One of my best friends is incredibly squeamish about blood. The worst is she grew up in a house full of medical professionals...her dad and two brothers are M.D.s and her mom was a nurse...so she was never spared the dinner time stories full of gore; probably why she's so darn skinny! Some people just can't stand the sight of blood. I'm not really sure why, but it happens.

    I had one student who would nearly pass out at the sight of a needle...not even to be used on her...just one sitting there. We had a lab exercise for them to learn to give rats injections, and as her lab partner drew up the syringe full of saline, I watched her turn pale, then run from the room. It took a LOT of coaxing to just get her back into the room. Eventually, she overcame this phobia and wound up working with me on one of my projects for a semester, and about all she did was take blood samples from goats. I think it actually helped when she saw that the animals weren't flinching, didn't even seem to notice they were being stuck.

    But, M.D.s are aware of your phobia. It's called white coat syndrome, I think. Next time you have to go to the doctor anyway, let him or her know about this. They will understand, and it's helpful so they don't misdiagnose you with something...for example, if you're getting really nervous just being there, they might have less reason to worry if your blood pressure is elevated than if you were cool as a cucumber and still had that same elevated blood pressure. In the first case, it would just be a nervous response, and the second, hypertension that needs treating. Sometimes it's also the uncertainty of things that makes it more stressful. If that's the problem, you could try asking more questions, and have the doctor explain more thoroughly what each test does and why it's done and what the results would show, etc. That might help you stay calmer.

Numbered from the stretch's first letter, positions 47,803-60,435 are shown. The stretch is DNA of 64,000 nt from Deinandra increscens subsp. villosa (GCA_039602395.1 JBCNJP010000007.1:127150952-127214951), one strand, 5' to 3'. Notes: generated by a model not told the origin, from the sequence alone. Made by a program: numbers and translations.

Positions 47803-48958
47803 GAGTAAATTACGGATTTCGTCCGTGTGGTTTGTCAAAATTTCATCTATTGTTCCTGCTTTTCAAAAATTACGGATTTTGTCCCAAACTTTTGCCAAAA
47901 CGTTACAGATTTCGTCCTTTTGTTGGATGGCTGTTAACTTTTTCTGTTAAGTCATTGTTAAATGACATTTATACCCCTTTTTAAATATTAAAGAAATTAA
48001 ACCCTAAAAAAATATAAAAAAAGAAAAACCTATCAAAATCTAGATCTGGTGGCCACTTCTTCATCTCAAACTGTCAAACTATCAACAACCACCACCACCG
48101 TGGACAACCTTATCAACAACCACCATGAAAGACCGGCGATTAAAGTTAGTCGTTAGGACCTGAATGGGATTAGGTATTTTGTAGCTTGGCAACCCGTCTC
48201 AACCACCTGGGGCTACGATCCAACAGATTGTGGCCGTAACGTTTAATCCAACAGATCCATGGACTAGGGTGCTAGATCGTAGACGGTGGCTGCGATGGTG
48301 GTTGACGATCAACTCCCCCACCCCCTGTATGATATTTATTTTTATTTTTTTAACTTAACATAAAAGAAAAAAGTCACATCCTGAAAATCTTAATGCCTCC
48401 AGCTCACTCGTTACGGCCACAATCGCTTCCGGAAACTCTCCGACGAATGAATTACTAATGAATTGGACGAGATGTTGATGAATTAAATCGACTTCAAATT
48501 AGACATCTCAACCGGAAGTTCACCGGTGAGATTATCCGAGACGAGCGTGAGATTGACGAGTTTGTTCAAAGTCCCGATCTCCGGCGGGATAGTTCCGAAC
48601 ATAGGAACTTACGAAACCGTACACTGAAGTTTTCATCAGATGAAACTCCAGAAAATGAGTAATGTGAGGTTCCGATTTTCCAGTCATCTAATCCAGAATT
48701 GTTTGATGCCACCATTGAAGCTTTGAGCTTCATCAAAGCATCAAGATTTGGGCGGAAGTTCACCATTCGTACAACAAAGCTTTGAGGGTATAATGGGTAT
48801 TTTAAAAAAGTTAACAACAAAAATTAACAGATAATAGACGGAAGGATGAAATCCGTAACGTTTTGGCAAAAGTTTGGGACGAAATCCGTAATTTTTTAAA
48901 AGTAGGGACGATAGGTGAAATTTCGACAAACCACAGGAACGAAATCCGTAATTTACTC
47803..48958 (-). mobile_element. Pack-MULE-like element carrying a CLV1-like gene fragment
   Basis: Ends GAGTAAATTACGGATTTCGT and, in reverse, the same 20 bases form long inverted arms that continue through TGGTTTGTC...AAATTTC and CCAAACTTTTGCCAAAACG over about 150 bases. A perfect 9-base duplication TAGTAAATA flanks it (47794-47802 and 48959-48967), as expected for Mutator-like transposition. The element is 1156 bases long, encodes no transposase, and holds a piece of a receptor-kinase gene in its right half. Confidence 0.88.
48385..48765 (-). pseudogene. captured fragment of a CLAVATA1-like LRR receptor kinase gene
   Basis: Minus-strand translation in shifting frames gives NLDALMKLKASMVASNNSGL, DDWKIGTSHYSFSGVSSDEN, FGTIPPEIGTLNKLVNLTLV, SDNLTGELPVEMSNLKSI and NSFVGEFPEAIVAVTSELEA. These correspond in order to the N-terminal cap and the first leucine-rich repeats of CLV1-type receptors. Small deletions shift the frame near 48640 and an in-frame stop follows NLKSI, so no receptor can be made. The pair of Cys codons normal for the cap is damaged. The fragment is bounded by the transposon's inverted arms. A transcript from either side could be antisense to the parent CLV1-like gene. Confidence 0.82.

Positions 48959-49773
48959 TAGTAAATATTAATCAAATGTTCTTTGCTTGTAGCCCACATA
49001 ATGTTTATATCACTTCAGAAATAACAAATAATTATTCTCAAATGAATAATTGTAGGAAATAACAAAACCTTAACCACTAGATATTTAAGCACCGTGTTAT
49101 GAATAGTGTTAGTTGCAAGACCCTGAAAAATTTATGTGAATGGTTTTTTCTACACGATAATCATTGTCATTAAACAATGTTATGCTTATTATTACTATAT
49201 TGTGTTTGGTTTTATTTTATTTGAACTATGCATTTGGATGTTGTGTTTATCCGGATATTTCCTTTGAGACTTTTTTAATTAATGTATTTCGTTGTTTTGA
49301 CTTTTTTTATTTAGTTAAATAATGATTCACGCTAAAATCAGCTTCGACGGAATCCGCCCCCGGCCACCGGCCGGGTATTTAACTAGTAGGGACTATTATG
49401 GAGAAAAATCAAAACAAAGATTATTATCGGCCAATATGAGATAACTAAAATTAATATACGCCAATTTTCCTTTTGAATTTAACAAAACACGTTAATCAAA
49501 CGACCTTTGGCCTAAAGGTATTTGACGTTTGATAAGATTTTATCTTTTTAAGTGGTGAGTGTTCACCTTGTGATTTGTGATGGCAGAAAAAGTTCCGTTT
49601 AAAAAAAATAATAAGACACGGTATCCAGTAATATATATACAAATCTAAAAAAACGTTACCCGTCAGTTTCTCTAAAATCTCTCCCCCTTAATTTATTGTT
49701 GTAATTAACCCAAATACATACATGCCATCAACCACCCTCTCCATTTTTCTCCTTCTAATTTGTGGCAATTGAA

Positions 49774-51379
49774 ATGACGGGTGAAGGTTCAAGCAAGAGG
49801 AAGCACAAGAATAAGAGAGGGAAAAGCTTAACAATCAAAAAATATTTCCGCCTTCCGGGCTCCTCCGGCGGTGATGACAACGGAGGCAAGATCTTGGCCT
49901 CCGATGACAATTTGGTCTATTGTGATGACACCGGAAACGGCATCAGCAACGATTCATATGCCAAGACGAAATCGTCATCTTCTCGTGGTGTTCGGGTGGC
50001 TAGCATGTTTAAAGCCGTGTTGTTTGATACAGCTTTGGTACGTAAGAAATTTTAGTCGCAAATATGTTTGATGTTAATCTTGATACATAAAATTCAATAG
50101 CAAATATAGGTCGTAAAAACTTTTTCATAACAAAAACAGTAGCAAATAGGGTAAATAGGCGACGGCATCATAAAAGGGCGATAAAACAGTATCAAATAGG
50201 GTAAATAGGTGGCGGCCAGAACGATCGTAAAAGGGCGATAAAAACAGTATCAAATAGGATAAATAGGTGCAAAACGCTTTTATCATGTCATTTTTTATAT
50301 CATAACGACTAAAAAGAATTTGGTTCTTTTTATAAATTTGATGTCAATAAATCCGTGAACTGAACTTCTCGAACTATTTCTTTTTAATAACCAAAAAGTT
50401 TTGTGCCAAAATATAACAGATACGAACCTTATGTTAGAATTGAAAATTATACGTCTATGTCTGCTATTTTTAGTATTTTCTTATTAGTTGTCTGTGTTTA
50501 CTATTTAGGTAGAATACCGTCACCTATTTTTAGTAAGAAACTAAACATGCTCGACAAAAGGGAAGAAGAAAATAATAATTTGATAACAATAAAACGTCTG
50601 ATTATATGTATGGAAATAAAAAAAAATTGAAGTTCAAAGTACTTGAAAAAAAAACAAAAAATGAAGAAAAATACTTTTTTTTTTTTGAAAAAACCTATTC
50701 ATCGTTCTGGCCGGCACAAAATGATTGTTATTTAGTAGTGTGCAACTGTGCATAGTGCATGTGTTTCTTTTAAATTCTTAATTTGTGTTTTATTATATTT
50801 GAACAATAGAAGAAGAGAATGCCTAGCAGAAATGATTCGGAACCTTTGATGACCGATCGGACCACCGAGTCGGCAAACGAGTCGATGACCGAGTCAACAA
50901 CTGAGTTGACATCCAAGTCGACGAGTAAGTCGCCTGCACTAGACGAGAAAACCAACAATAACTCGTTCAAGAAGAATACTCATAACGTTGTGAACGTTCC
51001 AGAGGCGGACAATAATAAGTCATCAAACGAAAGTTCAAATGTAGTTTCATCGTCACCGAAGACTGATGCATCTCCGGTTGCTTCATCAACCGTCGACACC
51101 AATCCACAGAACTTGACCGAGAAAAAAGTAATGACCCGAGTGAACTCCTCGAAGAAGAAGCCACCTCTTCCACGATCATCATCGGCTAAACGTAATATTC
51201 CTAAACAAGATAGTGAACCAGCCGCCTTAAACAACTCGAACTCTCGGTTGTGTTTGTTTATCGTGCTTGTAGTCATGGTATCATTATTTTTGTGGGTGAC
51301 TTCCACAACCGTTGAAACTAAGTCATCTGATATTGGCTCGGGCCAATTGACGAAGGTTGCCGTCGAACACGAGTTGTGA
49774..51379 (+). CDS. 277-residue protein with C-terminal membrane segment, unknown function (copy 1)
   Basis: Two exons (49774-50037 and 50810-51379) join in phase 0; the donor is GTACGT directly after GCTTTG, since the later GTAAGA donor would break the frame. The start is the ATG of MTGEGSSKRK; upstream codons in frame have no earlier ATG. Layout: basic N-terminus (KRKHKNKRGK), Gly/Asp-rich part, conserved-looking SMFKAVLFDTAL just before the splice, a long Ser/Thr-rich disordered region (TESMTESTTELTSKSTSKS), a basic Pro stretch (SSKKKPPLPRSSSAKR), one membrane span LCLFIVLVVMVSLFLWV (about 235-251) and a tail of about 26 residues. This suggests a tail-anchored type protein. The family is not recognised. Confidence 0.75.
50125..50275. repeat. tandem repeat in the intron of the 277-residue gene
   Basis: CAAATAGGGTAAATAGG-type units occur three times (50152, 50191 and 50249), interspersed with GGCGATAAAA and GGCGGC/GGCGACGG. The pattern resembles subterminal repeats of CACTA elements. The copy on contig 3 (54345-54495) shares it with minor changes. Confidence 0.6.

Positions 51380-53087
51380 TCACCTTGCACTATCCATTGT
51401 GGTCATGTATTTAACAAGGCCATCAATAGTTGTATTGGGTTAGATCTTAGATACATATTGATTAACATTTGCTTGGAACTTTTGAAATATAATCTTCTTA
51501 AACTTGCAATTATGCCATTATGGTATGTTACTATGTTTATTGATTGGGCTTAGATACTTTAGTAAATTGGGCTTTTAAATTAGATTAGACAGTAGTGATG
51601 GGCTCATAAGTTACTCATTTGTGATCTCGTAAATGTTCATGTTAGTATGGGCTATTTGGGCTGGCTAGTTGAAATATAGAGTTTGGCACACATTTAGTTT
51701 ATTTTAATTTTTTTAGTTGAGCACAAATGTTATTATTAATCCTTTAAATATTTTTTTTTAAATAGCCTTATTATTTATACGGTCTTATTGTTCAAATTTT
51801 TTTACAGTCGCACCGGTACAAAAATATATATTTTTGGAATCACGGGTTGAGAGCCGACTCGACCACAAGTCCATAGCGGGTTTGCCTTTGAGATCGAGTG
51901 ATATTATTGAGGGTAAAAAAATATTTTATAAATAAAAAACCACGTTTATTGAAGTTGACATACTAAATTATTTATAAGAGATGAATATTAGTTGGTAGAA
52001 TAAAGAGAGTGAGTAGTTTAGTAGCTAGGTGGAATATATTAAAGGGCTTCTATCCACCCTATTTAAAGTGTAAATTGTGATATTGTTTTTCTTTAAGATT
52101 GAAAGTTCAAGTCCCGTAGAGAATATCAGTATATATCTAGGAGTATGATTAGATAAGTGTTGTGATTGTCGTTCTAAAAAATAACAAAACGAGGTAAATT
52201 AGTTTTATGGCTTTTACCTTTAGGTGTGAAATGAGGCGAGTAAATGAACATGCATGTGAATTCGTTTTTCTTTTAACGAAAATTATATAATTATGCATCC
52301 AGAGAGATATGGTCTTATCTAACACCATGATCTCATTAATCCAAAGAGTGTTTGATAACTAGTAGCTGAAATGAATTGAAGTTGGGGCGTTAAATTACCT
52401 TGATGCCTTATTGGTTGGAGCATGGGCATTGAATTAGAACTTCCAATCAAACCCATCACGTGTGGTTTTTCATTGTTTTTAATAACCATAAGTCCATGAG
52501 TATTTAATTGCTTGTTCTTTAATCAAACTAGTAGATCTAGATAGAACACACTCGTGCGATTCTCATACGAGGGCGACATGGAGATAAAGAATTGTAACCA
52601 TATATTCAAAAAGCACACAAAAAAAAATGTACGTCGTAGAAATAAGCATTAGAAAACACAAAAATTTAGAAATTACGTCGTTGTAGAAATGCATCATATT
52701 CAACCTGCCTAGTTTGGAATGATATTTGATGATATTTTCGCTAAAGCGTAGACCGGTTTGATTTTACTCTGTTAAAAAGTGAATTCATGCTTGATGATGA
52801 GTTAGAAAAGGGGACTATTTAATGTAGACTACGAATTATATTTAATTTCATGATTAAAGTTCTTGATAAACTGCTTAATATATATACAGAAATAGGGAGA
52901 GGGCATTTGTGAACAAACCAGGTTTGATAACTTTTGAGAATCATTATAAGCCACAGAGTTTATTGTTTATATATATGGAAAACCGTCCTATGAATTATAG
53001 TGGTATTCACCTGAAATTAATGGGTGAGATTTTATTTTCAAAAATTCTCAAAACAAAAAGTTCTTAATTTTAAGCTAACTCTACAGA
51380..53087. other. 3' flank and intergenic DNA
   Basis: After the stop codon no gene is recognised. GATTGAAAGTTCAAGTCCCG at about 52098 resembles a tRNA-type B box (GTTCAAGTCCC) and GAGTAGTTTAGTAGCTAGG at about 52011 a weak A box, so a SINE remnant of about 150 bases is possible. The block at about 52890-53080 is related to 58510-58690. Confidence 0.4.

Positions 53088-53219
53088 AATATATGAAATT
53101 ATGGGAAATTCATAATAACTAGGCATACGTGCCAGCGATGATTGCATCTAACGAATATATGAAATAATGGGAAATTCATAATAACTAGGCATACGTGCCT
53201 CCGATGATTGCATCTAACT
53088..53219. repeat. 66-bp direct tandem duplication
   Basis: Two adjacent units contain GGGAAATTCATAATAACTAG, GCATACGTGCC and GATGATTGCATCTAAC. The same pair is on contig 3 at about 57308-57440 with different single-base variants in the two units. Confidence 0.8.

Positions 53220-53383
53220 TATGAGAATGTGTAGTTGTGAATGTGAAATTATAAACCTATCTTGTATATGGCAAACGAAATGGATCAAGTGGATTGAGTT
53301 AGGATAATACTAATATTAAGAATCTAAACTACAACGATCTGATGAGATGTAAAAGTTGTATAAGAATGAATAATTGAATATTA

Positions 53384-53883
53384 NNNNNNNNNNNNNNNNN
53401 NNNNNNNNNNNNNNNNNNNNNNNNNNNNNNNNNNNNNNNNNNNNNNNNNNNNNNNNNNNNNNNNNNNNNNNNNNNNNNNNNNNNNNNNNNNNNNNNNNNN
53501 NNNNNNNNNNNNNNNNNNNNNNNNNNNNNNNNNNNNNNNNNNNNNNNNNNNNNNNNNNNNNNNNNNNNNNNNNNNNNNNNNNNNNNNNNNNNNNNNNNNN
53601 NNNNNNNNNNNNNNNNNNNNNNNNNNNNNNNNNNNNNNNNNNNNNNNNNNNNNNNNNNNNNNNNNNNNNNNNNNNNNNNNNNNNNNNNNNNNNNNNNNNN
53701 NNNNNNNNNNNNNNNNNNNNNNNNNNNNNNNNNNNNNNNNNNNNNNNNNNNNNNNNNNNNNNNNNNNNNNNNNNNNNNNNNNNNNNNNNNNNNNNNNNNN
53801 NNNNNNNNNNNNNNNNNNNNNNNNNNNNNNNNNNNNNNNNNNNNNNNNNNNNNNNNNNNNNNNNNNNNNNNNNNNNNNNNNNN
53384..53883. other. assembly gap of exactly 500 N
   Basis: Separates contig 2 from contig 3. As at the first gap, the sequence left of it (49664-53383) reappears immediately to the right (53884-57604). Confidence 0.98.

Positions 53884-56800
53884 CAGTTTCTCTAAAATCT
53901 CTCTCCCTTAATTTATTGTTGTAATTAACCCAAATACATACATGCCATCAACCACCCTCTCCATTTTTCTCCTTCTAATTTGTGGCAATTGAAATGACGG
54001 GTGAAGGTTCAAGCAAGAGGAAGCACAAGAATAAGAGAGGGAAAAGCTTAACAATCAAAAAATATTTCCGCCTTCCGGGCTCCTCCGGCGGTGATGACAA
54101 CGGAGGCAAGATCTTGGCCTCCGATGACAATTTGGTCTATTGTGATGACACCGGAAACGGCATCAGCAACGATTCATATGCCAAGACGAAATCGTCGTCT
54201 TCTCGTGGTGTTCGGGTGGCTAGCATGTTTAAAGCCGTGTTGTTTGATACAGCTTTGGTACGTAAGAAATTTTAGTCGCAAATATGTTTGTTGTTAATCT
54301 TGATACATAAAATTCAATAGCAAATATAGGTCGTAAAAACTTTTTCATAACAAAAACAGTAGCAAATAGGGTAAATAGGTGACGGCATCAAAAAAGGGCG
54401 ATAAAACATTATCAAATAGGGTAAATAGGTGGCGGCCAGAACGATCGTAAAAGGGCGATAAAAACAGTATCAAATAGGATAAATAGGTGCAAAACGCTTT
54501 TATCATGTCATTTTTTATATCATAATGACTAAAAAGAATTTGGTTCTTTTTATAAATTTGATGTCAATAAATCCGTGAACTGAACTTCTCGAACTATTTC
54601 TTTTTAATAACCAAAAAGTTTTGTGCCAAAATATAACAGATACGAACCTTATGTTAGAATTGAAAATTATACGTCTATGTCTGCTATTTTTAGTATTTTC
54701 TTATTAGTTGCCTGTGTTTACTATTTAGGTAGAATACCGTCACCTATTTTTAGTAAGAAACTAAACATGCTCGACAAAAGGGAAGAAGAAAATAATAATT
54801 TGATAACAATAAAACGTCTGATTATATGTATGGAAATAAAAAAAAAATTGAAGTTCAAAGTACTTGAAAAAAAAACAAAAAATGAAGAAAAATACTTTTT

As for the blood, all I can suggest is don't look, and turn off the TV when it comes up with that "Viewer Discretion Advised" warning. :smile:
  12. Jul 4, 2006 #11


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    I think the sight of blood and illness reminds us of our own mortality, some people are fine with that and others aren't. I rest safe in the knowledge that I will live forever. :biggrin:
  13. Jul 4, 2006 #12


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    I certainly can not watch surgeries on TV. I can't stand anyone going through them too.

    I've been through so many that it makes me cringe when I here about it.

    Although I feel this way, I'm quite relaxed or very relaxed when going into surgery.

    The fact that the doctors are there to take care of you gives me no reason to be scared. I know it can be hard for some people, but somehow I was pretty much fine with it.

    Anyways, best of health for everyone.
  14. Jul 5, 2006 #13
    That's absolute bliss... o:)
  15. Jul 5, 2006 #14


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    A bone doctors fave tool, a black and decker, with hammer action.
  16. Jul 5, 2006 #15
    DOCTOR! WHERE!? :surprised :cry:
  17. Jul 5, 2006 #16
    I too hate going to docs but I rarely fall ill so I rarely need to go (visits to the eye doc to get my number checked, excluded). I too hate blood in real life but have real fun playing games on computer blasting away bots with the best of guns.
  18. Jul 5, 2006 #17
    Well, the picture in your profile kind of gives me the creeps .